Barbara Liskov, Interviewed

The Interview

Over at the IT Manager Connection blog, there’s an interview with Barbara Liskov, who is:

• The Ford Professor of Engineering at MIT’s Electrical Engineering and Computer Science Department
• An Institute Professor at MIT
• The first woman in the United States to earn a Ph.D. in computer science
• An ACM Turing Award Recipient for both 2008 and 2009
• An IEEE John von Neumann Medial Recipient for 2004
• An ACM and American Academy of Arts and Sciences Researcher
• …and most relevant to us, the “Liskov” in the Liskov Substitution Principle, one of the five SOLID principles for object-oriented design.

In the interview, Barbara talks about winning “the Nobel Prize of computing”, her vision for computing, what got her interested in computers, the challenges that the field still presents to minorities, the work she’s done and her thoughts on up-and-coming tech. If you’d like to listen, here’s the MP3 of Stephen Ibaraki interviewing Barbara Liskov. Stephen also wrote an article containing an abbreviated transcript that appears in IT Manager Connection. Enjoy!

The Liskov Substitution Principle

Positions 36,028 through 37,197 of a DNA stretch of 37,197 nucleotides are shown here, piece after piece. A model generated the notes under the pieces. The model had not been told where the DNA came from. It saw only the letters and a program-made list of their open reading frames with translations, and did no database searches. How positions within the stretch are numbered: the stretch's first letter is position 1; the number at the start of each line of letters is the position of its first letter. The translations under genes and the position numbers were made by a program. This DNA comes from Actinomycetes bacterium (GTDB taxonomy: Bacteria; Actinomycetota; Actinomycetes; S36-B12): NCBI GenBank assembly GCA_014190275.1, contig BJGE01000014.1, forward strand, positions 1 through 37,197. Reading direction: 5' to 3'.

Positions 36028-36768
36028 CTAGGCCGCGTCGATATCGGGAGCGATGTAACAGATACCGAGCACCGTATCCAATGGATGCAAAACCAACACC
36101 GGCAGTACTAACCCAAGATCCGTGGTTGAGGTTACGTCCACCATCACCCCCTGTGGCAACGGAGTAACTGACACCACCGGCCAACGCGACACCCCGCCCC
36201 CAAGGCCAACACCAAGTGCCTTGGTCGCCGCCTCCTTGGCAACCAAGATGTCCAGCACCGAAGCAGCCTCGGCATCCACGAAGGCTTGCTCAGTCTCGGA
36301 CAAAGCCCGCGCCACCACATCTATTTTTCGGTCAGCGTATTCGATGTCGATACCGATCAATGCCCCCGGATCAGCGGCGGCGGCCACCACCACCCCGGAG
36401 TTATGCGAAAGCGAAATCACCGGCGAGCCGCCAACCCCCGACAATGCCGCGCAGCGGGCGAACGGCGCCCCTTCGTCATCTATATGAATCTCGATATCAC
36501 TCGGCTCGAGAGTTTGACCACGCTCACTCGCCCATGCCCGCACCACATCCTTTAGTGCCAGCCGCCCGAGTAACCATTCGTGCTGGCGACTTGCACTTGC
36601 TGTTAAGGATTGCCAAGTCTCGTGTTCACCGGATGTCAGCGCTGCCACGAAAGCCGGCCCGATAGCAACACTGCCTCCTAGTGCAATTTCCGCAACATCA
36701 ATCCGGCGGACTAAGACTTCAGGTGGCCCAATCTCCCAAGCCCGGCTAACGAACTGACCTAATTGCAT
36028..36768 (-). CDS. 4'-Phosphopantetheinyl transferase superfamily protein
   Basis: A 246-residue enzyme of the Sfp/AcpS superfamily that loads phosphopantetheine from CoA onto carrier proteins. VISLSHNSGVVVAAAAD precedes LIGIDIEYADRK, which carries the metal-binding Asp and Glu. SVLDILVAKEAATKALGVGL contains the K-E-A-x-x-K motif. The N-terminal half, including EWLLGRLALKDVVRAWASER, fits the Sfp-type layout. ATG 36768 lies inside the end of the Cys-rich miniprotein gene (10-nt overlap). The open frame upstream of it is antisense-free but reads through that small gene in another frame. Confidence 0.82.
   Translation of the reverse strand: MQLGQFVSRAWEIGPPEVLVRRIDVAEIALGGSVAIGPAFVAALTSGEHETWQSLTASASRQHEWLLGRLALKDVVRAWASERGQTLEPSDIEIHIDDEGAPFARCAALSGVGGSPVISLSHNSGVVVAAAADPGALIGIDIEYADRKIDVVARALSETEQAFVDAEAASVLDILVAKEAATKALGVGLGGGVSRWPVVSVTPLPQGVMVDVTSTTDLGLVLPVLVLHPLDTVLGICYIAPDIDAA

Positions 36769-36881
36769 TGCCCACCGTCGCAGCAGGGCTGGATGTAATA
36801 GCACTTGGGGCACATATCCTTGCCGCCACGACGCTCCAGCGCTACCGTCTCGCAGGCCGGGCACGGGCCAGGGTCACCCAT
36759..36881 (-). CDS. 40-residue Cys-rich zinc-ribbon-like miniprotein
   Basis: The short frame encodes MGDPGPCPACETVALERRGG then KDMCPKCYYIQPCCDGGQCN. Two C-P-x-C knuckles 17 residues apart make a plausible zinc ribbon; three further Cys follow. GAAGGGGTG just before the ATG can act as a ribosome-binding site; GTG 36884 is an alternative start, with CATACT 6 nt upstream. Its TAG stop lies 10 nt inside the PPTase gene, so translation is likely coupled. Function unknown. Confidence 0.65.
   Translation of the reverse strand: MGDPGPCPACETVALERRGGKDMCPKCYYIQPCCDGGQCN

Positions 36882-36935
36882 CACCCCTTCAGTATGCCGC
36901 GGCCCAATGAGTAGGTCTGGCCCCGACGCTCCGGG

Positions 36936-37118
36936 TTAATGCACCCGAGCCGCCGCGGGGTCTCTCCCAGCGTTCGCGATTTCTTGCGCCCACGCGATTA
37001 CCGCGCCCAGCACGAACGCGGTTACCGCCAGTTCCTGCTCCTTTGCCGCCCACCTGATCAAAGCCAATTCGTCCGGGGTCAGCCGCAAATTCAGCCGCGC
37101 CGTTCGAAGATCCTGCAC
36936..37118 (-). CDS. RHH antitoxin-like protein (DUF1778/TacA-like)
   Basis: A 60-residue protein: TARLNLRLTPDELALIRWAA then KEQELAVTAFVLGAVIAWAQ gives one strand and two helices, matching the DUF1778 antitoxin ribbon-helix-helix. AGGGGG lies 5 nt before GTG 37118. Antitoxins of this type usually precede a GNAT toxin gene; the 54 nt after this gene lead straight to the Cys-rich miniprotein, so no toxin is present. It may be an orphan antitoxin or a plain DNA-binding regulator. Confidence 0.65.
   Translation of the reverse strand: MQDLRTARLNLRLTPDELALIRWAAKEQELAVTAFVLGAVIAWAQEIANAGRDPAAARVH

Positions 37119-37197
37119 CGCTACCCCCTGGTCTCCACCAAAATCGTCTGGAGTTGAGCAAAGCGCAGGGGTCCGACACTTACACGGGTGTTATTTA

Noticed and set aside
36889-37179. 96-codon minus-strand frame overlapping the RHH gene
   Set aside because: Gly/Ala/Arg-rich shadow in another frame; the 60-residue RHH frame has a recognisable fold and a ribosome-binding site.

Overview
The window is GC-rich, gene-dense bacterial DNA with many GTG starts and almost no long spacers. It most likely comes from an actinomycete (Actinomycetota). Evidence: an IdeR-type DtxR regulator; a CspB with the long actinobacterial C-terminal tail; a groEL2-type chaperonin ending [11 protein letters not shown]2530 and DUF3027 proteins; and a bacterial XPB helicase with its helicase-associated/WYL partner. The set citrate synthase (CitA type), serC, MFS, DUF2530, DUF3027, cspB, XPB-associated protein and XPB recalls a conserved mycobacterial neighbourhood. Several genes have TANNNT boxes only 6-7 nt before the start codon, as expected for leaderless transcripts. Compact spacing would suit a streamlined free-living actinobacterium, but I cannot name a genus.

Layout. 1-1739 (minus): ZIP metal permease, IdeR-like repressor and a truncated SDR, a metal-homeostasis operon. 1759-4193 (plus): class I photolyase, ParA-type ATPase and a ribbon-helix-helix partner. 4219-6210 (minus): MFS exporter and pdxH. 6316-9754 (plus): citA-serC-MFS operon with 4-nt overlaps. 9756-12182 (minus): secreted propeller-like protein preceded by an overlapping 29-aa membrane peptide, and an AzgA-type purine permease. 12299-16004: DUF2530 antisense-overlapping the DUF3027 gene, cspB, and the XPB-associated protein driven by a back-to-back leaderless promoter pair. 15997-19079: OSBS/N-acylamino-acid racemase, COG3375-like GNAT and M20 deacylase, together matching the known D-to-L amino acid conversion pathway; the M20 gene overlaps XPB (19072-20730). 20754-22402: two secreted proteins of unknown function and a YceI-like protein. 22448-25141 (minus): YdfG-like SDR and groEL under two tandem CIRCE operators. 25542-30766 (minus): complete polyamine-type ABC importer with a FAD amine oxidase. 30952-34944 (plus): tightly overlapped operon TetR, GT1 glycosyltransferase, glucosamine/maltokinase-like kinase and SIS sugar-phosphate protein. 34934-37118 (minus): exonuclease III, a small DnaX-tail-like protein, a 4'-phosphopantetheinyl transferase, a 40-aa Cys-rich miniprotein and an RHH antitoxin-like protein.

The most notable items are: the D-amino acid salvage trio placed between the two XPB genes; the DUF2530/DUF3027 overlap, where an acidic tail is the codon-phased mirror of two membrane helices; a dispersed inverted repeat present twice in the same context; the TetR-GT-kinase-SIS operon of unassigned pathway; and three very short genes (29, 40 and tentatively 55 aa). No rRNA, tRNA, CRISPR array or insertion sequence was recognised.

In case you’ve forgotten (or perhaps never learned), the Liskov Substitution Principle is:

If for each object o1 of type S there is an object o2 of type T such that for all
programs P defined in terms of T, the behavior of P is unchanged when o1 is
substituted for o2 then S is a subtype of T.

Well, duh. Who didn’t know that?

Object guru Robert C. “Uncle Bob” Martin took this bit of math nerd-speak and paraphrased in a way making it somewhat easier to follow:

Functions that use pointers or references to base classes must be able to use objects of derived classes without knowing it.

And because I’m nowhere near as smart as Uncle Bob, here’s the way I like to cover it:

If `MySubclass` is a subclass of `MyClass`, you should be able to replace instances of `MyClass` with `MySubclass` without breaking anything. Sort of like when they changed the actors who played "Darren" in Bewitched or "Becky" in Roseanne.

(Unlike Liskov or Martin, I don’t have to write academic papers, so I can get away with making references to old TV shows.)

As I mentioned earlier, I’ll be writing more about the SOLID principles. Watch this space!